The Cons

  • A 1995 study in Pediatrics found that pacifiers were responsible for 25% of all ear infections because the sucking collects fluid in the mouth, nasal cavity and ear canal. However, restricting pacifier use to only help a baby fall asleep (that is, not letting your baby have it all day) brought the risk back to normal.
  • It’s possible for some parents to have a tendency to use the pacifier as the first solution, instead of, say, offering a snack or checking the diaper.
  • A pacifier given too early can cause nipple confusion. Nipple confusion is when your baby doesn’t understand the difference between a pacifier/bottle and a breast nipple. Artificial nipples are easier to suck on, so some babies grow to prefer them.
  • Children who suck on pacifiers (or fingers or anything) past the age of two risk developing protruding teeth and possibly a cross bite.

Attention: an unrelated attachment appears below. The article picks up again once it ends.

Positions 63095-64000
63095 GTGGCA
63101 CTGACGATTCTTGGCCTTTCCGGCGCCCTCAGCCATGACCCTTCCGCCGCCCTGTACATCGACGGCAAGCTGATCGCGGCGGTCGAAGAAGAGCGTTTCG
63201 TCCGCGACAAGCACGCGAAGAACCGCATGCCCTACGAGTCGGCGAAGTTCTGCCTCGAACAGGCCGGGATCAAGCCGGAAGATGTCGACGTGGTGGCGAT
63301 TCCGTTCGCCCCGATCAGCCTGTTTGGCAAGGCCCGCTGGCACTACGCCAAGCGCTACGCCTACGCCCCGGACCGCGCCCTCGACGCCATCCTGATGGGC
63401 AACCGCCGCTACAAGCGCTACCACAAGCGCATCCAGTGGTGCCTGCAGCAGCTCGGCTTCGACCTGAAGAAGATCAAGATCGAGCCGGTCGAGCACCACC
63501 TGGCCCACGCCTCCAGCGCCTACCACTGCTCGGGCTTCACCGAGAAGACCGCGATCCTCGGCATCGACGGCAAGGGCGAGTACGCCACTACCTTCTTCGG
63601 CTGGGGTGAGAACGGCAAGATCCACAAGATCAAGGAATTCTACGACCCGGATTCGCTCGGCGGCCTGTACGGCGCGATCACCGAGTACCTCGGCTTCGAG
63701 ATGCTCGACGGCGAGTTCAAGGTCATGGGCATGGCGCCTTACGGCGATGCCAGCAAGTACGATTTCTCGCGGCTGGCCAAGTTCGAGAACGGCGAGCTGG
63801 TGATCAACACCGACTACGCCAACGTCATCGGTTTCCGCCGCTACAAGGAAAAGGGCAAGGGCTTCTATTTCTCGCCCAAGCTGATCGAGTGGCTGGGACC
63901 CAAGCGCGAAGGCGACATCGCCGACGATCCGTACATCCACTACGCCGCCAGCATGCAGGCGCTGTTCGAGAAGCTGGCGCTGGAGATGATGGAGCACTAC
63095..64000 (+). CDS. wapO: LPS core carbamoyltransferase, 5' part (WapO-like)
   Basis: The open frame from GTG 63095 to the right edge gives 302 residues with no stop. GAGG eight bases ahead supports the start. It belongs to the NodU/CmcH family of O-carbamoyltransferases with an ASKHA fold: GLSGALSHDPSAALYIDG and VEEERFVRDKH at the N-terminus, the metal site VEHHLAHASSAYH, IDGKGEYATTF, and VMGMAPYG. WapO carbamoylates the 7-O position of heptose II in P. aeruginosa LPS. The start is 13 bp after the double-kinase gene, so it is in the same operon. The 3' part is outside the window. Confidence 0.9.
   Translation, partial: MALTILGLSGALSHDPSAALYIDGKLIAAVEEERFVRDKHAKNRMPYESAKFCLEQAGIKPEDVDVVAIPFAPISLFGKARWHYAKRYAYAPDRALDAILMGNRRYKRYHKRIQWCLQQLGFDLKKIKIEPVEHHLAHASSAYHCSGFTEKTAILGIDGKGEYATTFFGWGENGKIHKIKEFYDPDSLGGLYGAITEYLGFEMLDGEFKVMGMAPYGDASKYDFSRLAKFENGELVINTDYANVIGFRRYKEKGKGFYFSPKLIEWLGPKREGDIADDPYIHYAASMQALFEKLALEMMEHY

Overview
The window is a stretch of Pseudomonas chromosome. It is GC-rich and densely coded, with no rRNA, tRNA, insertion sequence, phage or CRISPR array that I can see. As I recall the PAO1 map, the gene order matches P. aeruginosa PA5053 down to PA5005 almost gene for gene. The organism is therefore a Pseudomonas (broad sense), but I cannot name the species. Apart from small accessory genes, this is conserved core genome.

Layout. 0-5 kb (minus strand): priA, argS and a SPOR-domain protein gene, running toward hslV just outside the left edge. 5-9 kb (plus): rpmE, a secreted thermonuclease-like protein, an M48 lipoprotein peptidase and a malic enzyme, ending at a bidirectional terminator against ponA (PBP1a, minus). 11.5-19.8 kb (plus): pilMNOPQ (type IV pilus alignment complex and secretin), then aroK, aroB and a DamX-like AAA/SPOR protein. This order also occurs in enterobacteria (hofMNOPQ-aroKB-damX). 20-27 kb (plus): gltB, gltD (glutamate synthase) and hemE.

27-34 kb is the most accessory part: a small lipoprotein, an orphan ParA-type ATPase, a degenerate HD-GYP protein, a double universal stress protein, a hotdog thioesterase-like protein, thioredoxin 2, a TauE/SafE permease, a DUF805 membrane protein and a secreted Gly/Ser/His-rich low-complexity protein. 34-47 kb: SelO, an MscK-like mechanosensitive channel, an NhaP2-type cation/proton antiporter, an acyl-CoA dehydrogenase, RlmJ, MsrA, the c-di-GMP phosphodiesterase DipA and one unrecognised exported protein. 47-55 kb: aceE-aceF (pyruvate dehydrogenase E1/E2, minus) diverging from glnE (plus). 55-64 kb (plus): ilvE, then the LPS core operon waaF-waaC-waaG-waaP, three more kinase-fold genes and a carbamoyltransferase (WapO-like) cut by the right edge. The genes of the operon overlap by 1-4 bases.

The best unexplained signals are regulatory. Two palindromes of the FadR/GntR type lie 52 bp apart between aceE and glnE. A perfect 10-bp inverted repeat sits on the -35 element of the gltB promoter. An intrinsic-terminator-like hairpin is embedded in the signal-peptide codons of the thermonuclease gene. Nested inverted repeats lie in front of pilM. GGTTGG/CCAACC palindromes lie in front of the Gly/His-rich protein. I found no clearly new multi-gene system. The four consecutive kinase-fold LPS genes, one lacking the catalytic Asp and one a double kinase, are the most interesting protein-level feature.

• After some time of relying on the pacifier to calm down and go to sleep, your baby might find it tough to give up. The longer you wait, the harder it will be. Also, some parents find it difficult to deny their child a pacifier because they know how effective it can be.

In the end, most parents opt for the same solution: they use a pacifier in moderation, but take it away before it becomes a crutch that their child can’t live without. Personally, I think this is the sensible solution, but it’s up to your family.

Did you give your children a pacifier? Tell us your experience.

baby swaddleWritten by Karen Barski, BSN, RN, Mother of five, Certified Infant Care Specialist & Instructor, & Inventor of the  Woombie Baby Swaddle

Karen has been an RN for 18 years, and has worked in many different nursing roles. As a Certified Infant Care Specialist, Karen counsels thousands of families yearly on a multitude of issues relating to pregnancy and infancy. Also, as a mother of five, she has invaluable experience and tips to share.

Since 2007, Karen’s company, KB Designs, has invented a line of signature baby swaddle products that have helped parents easily transition their new babies from womb to home. There are multiple designs and sizes so that babies can enjoy the comfort and security of the Woombie up until the time they begin to roll.